This had a negative effect because the church came to be represented by a faction instead of through a consensus. This led to only one set of ideas being developed in the church and the culture and as a result it lost some of its vitality.
The Possessors made ritual sacrosanct. Every gesture, word, and movement was significant and to deviate from the service in any way would be heresy.
This emphasis in the exterior form of religion over inner exultation paved the way for another conflict that was to seriously undermine the power of the church. The third Rome theory was formulated by the monk Philotheus in the fifteenth century.
He asserted that Russia was the heir and protector of the only true faith. Rome and Constantinople had both fallen and Moscow was the third and final seat of Orthodoxy.
A church schism occurred in the seventeenth century due to changes in ritual implemented by the Patriarch Nikon. His attempts to rectify inconsistencies in the rituals of the Greeks and the Russians were merely to establish greater solidarity and continuity between the two faiths.
Russia was trying to help the Greeks who were living under Turkish rule since Russia had a sense of manifest destiny and she felt that she had been chosen to defend the Eastern Orthodox peoples.
The belief that ritual must be sacrosanct caused the alteration of ritual to be considered heretical. Those who refused to change their rhythms of worship were called Old Believers and they were executed and silenced by the authorities.
The Old Believers insisted on following the old forms because they feared committing heresy. The way they saw the situation was that Rome had fallen because of heresy.The Effect of the Russian Orthodox Religion on the Cult Orthodox Christianity has had an immense effect on the culture of Russia.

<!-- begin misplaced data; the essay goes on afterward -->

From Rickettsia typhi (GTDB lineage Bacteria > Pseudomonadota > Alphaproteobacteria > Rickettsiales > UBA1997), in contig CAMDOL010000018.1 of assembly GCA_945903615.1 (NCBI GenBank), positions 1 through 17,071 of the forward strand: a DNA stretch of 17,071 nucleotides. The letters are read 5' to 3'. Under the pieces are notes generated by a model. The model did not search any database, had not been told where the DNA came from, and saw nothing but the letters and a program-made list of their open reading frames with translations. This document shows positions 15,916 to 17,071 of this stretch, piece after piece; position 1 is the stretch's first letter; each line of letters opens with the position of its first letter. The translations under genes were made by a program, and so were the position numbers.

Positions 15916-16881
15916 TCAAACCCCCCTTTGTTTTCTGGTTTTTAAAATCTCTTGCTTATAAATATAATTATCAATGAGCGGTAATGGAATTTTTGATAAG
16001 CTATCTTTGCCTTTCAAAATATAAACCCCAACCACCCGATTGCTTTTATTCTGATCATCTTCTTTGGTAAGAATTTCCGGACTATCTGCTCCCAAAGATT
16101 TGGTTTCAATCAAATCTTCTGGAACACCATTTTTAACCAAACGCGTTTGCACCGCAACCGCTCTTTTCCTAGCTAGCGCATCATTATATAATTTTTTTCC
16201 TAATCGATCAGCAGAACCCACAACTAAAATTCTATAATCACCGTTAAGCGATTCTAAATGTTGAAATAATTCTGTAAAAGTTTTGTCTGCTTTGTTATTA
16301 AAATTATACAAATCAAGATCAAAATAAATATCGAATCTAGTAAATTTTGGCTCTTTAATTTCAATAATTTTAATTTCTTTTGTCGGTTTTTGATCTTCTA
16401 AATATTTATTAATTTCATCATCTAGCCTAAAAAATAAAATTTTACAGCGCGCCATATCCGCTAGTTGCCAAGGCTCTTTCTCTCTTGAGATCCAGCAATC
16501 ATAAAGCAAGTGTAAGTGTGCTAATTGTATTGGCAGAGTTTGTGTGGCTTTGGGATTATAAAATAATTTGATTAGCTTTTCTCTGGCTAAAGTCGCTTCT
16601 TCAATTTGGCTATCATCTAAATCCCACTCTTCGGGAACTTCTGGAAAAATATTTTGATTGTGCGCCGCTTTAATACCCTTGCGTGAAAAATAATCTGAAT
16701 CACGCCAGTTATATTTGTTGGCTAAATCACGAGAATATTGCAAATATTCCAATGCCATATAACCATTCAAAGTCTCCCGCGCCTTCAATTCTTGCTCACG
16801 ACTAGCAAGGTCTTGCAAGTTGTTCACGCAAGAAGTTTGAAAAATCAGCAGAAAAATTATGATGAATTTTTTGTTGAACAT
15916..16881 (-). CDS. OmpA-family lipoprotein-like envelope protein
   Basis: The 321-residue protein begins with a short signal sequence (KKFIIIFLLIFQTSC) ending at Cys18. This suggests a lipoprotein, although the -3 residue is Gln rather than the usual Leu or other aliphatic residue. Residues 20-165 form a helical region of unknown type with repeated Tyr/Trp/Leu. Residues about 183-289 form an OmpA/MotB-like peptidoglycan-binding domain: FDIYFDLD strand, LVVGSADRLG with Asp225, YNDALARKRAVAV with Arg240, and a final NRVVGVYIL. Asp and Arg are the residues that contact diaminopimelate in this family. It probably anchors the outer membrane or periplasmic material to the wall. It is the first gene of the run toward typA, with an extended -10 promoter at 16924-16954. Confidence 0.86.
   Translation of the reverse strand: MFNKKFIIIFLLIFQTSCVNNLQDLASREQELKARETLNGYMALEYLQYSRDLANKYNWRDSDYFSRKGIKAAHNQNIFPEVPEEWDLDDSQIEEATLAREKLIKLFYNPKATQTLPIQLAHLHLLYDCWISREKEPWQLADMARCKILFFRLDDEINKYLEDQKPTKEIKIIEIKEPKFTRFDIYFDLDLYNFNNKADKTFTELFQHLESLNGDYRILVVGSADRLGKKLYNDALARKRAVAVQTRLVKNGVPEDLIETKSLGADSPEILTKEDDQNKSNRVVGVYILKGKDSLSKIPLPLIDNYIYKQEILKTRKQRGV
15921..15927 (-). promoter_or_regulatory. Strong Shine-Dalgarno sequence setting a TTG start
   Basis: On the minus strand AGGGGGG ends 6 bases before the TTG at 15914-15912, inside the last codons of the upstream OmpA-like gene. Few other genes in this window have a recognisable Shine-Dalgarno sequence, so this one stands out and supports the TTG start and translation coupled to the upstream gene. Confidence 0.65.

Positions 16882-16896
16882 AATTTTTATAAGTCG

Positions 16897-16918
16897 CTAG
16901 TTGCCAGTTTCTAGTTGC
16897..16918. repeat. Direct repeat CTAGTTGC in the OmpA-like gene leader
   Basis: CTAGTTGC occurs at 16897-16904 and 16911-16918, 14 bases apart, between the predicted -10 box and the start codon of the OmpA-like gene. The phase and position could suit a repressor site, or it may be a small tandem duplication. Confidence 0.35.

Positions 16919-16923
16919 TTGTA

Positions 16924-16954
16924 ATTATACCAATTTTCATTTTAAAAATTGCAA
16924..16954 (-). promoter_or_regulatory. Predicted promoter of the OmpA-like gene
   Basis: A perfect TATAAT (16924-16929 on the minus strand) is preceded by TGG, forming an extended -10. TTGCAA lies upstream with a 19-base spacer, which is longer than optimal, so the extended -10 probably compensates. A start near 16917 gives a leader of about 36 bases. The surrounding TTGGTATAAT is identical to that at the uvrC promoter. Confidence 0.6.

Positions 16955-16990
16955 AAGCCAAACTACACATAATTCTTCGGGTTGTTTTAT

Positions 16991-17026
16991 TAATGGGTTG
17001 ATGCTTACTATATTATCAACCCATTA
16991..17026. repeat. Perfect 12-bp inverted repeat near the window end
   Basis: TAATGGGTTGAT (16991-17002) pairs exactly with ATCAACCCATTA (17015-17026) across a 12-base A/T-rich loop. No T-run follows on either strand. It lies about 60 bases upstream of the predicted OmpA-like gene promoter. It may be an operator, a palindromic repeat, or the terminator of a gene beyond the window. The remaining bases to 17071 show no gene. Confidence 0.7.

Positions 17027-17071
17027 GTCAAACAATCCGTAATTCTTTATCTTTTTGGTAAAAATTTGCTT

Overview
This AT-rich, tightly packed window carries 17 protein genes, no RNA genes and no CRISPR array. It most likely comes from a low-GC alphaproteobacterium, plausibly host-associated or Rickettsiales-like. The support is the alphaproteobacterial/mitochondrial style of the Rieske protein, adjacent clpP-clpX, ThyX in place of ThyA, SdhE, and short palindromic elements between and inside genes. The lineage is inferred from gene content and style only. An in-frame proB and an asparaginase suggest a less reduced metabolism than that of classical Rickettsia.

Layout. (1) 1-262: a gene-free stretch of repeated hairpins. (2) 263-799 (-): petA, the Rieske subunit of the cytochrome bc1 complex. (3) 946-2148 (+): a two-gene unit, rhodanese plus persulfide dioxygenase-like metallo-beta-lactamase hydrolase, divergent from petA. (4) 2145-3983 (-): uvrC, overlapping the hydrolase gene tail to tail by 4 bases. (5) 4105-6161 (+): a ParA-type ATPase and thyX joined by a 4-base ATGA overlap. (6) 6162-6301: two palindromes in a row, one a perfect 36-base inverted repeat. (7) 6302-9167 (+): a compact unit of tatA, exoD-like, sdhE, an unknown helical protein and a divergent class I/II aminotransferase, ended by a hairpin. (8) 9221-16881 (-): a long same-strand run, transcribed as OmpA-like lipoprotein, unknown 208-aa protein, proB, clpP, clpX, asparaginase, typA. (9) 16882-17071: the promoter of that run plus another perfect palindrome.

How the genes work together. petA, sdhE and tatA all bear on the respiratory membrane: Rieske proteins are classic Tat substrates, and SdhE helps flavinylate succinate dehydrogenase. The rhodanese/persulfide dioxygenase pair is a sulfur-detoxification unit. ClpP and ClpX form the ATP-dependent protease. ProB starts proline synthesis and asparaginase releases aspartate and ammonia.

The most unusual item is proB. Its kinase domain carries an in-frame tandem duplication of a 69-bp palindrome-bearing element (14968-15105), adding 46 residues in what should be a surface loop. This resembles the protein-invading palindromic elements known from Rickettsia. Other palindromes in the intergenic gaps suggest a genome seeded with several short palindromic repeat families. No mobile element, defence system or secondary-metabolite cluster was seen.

The adoption of the Orthodox faith from Constantinople by Prince Vladimir in the Russian Orthodox Religion on the Cult Orthodox Christianity has had an immense effect on the culture of Russia.
The adoption of the Orthodox faith from Constantinople by Prince Vladimir in introduced cultural influences that . The Russian Orthodox Church (Russian: Русская Православная Церковь) is traditionally said to have been founded by Andrew the Apostle, who is thought to have visited Scythia and Greek colonies along the northern coast of the Black ashio-midori.coming to one of the legends, St.
Andrew reached the future location of Kiev and foretold the foundation of a great Christian city. Religion in Russia Today. With nearly 5, religious associations the Russian Orthodox Church accounts for over a half of the total number registered in Russia.
“What’s a nice Jewish boy doing in the Russian Orthodox Church?” some of you may be asking. Well, it shouldn’t seem all that strange. For after all, the founders of the Orthodox Church were all Jews beginning with St Peter and St Paul. But, I wouldn’t even begin to compare myself with them.
Orthodox Christianity has had an immense effect on the culture of Russia. The adoption of the Orthodox faith from Constantinople by Prince Vladimir in introduced cultural influences that profoundly affected the Russian consciousness.